ALBANIA: Winners announced at EU Award for Investigative Journalism ceremony

ALBANIA: Winners announced at EU Award for Investigative Journalism ceremony
Event date: 
Fri, 2016-05-13 11:00

Photo: Albanian Media Institute

Journalist Leonard Bakillari was awarded first prize in the second EU Investigative Journalism Award contest  in Albania, for his article on corruption in the judiciary system, published by news portal in 2015.

Second prize went to Ornela Liperi of magazine “Monitor” for her article on the financial crisis and debt situation of business companies in Albania.

The award for best story by young investigative journalist was given to Habjon Hasani for his TV report on the petroleum concession and its effects on economy, in the framework of the program “Të Paekspozuarit” of Ora News TV.

Award ceremony was held on May 12th, 2016, at Tirana Times Bookshop, Tirana. A total of 29 investigative stories were nominated for this year's EU Award in Albania, 18 of which from journalists under 35. Jury consisted of five prominent media professionals and civil society representatives: Aleksander Cipa, head of Union of Albanian Journalists and jury chair, Lutfi Dervishi, media expert, Ani Ruci, Deutsche Welle correspondent, Rrapo Zguri, professor of journalism, and Lavdrim Lita, member of EU Policy HUB.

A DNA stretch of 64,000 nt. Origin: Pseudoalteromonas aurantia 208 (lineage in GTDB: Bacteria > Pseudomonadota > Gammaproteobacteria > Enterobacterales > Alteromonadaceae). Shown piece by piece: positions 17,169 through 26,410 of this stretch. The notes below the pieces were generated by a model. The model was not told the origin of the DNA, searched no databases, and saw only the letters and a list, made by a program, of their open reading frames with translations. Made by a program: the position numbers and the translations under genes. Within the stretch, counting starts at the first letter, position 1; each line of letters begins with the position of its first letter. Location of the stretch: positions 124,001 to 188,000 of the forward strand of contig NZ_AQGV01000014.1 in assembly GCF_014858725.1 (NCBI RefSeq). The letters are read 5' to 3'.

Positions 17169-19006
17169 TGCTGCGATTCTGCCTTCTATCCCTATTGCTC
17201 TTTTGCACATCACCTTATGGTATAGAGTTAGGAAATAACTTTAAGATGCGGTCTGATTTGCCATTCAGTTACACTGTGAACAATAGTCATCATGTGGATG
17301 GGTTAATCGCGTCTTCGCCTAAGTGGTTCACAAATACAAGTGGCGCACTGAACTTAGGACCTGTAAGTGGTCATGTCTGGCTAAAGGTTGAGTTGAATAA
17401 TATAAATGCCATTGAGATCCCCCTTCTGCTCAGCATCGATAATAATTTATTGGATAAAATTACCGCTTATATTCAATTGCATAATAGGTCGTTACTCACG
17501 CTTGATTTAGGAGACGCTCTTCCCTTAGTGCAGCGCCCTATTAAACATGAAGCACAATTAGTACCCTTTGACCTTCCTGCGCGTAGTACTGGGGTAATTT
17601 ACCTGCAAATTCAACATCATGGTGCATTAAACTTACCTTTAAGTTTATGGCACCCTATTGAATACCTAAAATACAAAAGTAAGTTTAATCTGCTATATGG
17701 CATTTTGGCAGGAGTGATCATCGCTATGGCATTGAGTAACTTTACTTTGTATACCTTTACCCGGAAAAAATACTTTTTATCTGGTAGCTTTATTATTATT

"Freedom of expression and freedom of the media implies a commitment to democracy, good governance and political accountability. These are some of prerequisites for a country to become part of the EU and one of the reasons why each of you play such an important role in creating EU standards," said Jan Rudolph, Head of Political, Economic and Information Section announcing the EU Investigative Journalism Awards.

Aleksander Cipa, chair of the jury, pointed out the difficulties that investigative journalists face, at a time when their job is of particular importance to our societies. However, he considered it a good sign that the number of nominations for the award has increased, along with the fact that most journalists are young, which bodes well for the future of investigative journalism in the country. In addition, he pointed out that the broad range of topics covered in the nominated articles and TV stories also indicates the good efforts of investigative journalists in the country.

The EU award for investigative journalism will be given each year in the period of three years in each of seven EU-Enlargement countries: Albania, Bosnia and Herzegovina, Kosovo, Macedonia, Montenegro, Serbia and Turkey, rewarding the investigative journalistic work published in 2014, 2015 and 2016. Investigative stories contributing to transparency and reporting on societal issues related to abuse of power and fundamental rights, corruption and organized crime that otherwise would not have been brought to the public's attention qualify for the award.

Photos: European Union in Albania; last photo: Albanian Media Institute